By Chris Meyers
RIKUZENTAKATA, Japan (Reuters) - Very little was left standing in the Japanese city of Rikuzentakata after a huge tsunami tore through nearly a year ago. Even the centuries-old pine forest by the sea that had long been a symbol of the city was obliterated.
But amidst the destruction that killed about one in 12 of the city's residents, one lonely pine tree out of more than 60,000 has clung to life along the ravaged coast. It came to embody residents' hopes for renewal.
"We didn't have any hope at the time. So even having one survive really was like having a beam of light shining through the darkness," said 47-year-old Seiko Handa.
But now the 250-year-old pine tree is dying, a victim of the salt water left in the ground by the tsunami.
"Even toward the beginning we in charge of the tree were worried that it would indeed die off," said Kazunari Takahashi, an official at the city's Forest, Fisheries and Agricultural Department.
Originally planted as a windbreak to keep salt and sand from blowing in from the sea and wreaking havoc in the fields, the rows of pines known as Takata-Matsubara stretched along two km (a mile) of beach and were one of the most famous sites of northern Japan.
But the nearly 10-metre (33 ft) wall of water that roared in after a 9.0 magnitude earthquake struck offshore on March 11 last year obliterated even the land where the forest had stood, along with more than 3,000 buildings in the city.
Nearly 2,000 people were killed in Rikuzentakata. In all, about 25,000 people perished in northeast Japan.
Now, city officials have abandoned hope of keeping the tree alive.
There has been talk of preserving it where it stands, even if it were to die, as a memorial but that could cost up to 300 million yen ($3.7 million) and looks unlikely to happen given the need for much more pressing reconstruction work.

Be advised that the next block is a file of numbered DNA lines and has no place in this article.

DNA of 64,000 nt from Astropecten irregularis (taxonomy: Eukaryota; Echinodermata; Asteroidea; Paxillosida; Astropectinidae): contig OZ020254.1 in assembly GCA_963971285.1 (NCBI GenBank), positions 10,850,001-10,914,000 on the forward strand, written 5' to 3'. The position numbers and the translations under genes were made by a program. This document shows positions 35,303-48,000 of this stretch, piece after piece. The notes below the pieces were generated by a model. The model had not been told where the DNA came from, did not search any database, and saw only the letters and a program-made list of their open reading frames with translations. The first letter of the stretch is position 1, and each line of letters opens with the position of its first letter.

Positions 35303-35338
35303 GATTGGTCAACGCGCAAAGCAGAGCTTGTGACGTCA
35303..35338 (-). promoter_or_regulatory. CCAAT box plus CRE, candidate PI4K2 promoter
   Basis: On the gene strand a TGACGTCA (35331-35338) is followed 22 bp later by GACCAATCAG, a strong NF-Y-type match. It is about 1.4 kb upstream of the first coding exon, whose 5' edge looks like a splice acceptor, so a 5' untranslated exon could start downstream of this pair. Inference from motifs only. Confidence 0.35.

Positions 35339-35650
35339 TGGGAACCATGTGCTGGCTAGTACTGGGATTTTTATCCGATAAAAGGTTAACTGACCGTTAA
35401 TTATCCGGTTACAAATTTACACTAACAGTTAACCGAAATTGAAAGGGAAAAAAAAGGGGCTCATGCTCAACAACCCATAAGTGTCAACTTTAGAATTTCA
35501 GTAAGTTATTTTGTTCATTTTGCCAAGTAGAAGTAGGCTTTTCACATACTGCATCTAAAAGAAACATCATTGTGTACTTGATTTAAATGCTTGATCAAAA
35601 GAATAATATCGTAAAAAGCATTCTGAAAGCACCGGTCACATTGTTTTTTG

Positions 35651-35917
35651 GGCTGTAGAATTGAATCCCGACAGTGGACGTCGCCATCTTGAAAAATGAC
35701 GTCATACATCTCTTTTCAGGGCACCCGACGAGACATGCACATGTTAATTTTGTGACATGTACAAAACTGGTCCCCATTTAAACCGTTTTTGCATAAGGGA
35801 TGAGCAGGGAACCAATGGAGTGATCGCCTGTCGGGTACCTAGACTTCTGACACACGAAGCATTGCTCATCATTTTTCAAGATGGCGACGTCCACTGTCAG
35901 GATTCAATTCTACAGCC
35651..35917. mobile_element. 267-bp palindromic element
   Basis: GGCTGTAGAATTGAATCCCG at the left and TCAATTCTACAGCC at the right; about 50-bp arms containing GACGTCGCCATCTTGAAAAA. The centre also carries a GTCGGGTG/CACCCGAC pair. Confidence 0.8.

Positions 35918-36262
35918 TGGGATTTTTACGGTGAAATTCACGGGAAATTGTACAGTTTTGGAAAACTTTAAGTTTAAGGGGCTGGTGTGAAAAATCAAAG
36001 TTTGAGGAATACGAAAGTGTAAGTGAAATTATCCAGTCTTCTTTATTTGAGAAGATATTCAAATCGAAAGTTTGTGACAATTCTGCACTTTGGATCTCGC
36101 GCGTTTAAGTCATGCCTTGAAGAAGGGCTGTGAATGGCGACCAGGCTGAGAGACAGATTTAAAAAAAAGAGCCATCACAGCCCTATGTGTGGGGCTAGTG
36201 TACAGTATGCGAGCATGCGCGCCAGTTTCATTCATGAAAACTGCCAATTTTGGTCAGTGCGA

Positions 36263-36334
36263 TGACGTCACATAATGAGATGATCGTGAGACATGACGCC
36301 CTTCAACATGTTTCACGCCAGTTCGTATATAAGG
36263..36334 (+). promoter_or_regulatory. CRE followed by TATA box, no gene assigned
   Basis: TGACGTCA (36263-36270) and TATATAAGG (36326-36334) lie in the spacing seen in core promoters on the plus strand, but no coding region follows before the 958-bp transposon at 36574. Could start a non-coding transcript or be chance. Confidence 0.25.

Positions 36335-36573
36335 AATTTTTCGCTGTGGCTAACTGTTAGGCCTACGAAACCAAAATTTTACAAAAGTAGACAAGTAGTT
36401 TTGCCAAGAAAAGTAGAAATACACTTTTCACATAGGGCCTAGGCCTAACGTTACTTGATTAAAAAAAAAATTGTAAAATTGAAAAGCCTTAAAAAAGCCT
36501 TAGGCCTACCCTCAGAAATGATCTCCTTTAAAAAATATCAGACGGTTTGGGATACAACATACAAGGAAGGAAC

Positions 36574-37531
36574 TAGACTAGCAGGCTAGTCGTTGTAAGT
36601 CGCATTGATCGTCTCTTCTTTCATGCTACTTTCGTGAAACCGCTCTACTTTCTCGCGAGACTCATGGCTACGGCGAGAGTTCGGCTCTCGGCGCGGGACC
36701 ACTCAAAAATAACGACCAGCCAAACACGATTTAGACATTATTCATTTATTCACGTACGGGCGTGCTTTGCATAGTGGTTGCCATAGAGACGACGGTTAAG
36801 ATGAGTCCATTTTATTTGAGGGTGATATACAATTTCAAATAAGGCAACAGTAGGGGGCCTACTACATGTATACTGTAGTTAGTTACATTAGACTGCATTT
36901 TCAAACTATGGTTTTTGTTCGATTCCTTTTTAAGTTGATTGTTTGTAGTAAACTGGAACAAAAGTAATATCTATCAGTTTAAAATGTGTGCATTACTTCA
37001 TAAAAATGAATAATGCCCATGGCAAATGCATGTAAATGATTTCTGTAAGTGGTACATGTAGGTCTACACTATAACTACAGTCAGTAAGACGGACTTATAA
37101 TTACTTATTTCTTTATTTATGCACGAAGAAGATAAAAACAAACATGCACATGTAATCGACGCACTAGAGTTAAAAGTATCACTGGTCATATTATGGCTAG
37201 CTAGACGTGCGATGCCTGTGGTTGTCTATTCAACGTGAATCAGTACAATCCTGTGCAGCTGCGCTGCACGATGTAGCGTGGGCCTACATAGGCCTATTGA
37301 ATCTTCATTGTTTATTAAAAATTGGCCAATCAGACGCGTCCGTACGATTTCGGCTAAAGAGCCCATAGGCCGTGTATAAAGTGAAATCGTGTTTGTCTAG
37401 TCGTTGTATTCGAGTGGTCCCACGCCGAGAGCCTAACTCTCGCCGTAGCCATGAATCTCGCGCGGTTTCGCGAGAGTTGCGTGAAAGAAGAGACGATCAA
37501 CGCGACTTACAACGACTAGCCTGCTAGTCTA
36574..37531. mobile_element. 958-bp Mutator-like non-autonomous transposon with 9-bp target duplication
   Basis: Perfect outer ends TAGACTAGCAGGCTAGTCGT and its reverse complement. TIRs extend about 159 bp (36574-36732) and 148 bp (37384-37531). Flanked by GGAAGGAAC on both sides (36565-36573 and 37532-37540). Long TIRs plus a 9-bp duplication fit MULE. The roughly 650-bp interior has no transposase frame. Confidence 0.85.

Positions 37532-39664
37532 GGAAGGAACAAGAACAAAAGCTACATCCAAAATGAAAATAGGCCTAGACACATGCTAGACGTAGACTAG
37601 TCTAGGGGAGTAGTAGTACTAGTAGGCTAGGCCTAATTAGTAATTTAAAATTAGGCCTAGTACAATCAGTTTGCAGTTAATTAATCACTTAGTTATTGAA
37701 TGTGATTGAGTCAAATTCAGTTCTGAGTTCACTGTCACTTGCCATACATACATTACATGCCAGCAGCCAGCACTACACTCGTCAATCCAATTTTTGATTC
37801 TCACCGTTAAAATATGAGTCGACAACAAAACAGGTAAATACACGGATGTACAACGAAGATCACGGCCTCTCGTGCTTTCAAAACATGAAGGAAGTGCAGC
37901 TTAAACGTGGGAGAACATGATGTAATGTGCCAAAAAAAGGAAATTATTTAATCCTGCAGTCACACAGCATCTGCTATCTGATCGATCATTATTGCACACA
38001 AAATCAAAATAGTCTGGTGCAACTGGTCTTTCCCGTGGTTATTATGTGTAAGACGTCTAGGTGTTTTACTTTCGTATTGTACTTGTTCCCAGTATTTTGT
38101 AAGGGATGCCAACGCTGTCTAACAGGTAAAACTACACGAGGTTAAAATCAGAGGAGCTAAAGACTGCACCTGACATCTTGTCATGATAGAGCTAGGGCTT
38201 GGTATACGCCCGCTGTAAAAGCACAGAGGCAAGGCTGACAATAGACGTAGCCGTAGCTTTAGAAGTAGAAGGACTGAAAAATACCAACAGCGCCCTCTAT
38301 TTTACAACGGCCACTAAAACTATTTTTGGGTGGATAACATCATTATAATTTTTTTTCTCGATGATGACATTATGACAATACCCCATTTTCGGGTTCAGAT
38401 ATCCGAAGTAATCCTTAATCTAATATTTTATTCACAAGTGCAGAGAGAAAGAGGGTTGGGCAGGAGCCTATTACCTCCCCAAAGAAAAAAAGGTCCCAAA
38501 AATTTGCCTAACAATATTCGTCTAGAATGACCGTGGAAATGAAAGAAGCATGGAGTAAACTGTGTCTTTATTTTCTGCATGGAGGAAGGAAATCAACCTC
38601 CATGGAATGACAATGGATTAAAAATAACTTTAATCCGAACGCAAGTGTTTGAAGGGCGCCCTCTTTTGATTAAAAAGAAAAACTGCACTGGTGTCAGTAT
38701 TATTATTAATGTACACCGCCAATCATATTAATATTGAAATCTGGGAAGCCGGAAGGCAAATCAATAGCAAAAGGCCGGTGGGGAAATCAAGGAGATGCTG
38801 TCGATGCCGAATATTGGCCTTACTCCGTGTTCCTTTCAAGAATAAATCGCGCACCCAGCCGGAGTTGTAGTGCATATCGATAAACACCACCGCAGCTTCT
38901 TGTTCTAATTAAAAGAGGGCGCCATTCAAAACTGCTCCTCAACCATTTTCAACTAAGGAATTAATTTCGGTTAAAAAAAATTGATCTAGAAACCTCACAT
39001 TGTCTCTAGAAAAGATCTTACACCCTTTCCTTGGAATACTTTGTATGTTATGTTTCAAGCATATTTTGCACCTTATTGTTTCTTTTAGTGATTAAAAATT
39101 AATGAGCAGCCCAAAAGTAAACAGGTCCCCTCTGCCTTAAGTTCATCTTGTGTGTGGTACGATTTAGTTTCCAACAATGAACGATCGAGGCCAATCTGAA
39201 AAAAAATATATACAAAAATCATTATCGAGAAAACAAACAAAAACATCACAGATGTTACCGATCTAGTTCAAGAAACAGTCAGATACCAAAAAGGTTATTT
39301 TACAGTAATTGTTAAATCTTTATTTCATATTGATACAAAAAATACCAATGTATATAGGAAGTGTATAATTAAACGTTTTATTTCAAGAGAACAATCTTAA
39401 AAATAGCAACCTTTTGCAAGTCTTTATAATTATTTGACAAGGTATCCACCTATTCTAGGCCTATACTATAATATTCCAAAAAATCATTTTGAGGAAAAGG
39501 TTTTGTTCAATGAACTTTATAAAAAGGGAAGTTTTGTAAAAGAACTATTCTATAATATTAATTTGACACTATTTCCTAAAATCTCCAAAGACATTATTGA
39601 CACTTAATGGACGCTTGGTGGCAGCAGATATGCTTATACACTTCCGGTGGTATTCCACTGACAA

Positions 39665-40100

The tree's expected demise has set off a flurry of efforts to save at least part of it for future generations.
"We took a small graft from the tree and used that as one method to help keep the tree's heritage alive," said Takahashi. "We also gathered up the pine cones attached to the tree and the few remaining seeds to raise its successors."
SAPLINGS AND SYMBOLS
Using those seeds, a company has managed to raise some saplings which city officials hope to one day use to plant a new forest.
No matter what, the tree will live on symbolically on the face of commemorative coins the government will issue to investors who buy special bonds to raise funds for reconstruction.
The 1,000 yen ($12) and 10,000 yen ($125) coins will feature an image of the tree with doves flying above it.
"We decided to use this design in the hope of recovery for east Japan as it has doves flying above a symbol of one of the places that was damaged," explained Japanese Finance Minister Jun Azumi when announcing the new coins.
The Rikuzentakata pine is not the only botanical symbol of rebirth along the swathe of coast devastated by the tsunami.
Just to the south, in the hard-hit city of Kesennuma, one pine tree has begun to grow through cracked concrete.
Pushing its way up besides destroyed buildings and not far from the site of another pine forest that was washed away, the sapling has attracted much attention as it forces its way up toward the sky.
"It's still pretty small but it's doing its best," said resident Katsushi Sato.
"I'd have to say it's somehow kind of encouraging."
($1 = 80.3200 yen)
(Writing by Chris Meyers and Elaine Lies; Editing by Robert Birsel)